Table Of Contents
Is There a Relationship between DVT and Diabetes? Diabetes is a sometimes life-threatening disease that affects over 23 million Americans and is the cause of as many of one-fifth of the deaths reported each year. In addition to the complications caused by the disease itself, such as insulin reactions, there are several other diseases and conditions that are caused by or increased by having diabetes including heart disease and an increased occurrence of deep vein thrombosis (DVT) which is the formation of potentially life-threatening blood clots. DVT & diabetes are closely linked since people with diabetes are two times more likely to develop these blood clots (Thrombus).
What causes a DVT and how is diabetes related?
A DVT cause is said to be influenced by three factors which include:
- Thickness of the blood
- Rate of the blood’s flow
- Qualities of the blood vessel walls
Dehydration can increase the blood’s thickness leading to a blood clot and high glucose levels in the blood can lead to dehydration. Since high blood glucose is a symptom of diabetes there is the connection. Other factors that diabetics should be aware of include inactivity, obesity and recent surgery. Diabetics with any other increased risk factor should be very aware of the risks, prevention and detection of blood clots.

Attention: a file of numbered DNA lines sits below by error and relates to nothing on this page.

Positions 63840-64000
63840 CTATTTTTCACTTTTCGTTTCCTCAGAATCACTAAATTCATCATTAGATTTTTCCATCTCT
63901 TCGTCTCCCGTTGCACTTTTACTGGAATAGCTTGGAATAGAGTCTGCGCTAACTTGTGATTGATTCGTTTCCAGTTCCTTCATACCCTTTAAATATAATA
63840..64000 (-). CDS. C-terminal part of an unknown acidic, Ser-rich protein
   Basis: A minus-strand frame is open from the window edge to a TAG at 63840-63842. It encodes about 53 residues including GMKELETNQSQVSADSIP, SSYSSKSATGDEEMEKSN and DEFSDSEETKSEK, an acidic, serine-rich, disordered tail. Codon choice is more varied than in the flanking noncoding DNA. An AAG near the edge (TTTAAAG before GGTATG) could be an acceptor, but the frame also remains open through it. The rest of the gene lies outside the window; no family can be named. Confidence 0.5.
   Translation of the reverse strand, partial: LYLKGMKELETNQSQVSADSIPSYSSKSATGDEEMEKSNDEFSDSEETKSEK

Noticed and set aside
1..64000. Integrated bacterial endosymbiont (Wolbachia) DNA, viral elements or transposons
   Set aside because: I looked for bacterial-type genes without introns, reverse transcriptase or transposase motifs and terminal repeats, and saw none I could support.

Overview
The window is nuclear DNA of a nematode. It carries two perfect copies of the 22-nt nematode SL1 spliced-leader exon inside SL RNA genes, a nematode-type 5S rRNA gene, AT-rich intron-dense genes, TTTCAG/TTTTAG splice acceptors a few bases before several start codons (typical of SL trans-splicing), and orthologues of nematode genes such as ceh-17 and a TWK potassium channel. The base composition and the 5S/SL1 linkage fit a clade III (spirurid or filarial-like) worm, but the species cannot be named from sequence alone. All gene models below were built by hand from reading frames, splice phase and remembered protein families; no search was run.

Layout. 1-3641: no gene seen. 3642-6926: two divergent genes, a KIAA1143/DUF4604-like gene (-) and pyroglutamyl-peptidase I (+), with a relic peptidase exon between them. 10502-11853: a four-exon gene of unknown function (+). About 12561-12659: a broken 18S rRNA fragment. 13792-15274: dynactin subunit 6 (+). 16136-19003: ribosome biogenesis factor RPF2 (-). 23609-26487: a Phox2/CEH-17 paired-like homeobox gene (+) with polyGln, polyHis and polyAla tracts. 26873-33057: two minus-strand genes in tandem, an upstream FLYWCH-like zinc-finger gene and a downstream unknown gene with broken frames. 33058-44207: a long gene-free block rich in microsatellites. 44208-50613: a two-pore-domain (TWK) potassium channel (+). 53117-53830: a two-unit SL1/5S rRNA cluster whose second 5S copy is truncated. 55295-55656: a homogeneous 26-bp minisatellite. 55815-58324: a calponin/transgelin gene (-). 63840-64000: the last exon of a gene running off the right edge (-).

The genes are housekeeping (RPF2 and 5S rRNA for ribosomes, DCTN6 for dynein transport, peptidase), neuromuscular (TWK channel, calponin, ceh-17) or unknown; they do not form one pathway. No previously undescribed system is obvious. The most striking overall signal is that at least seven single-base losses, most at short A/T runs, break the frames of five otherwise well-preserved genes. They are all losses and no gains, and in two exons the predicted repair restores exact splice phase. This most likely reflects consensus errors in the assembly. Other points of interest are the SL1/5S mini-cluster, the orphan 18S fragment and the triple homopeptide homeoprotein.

There aren’t always symptoms with blood clots & DVT, especially if you have diabetes.
Some of the possible symptoms include:
- Soreness or redness especially in the thigh or pelvic region (the most common locations for a blood clot)
- Pain and/or swelling and dilation of surface veins
A diabetic should discuss any possible symptoms and risk factors with their doctor and consider whether additional tests are needed.
Decreasing the Risk For DVT
There are some simple ways to decrease the risks of blood clots and diabetes. The simplest thing to do is to be sure to drink enough water to prevent dehydration. If the urine you produce is dark yellow in color you are not drinking enough water. Be sure to drink enough water to produce light yellow to almost clear urine. You should also be sure to get enough exercise to encourage good circulation. Regular aerobic exercise also improves the quality of the vessel walls among numerous other benefits including helping to achieve a healthy weight. A diabetic should also be careful not to sit in one position for extended periods. If a job or other circumstance requires a lot of sitting, be sure to take regular breaks to walk around and do some calf stretches frequently while sitting.
- Stay hydrated
- Get exercise
- Don’t sit for long periods of time
- See your doctor regularly
DVT And Diabetes Connection
The connection between blood clots/DVT & diabetes is clear and dangerous, but by being aware and taking proper precautions the risks may be reduced or eliminated. If you have further concerns, it is always advisable to talk to your doctor or dietician.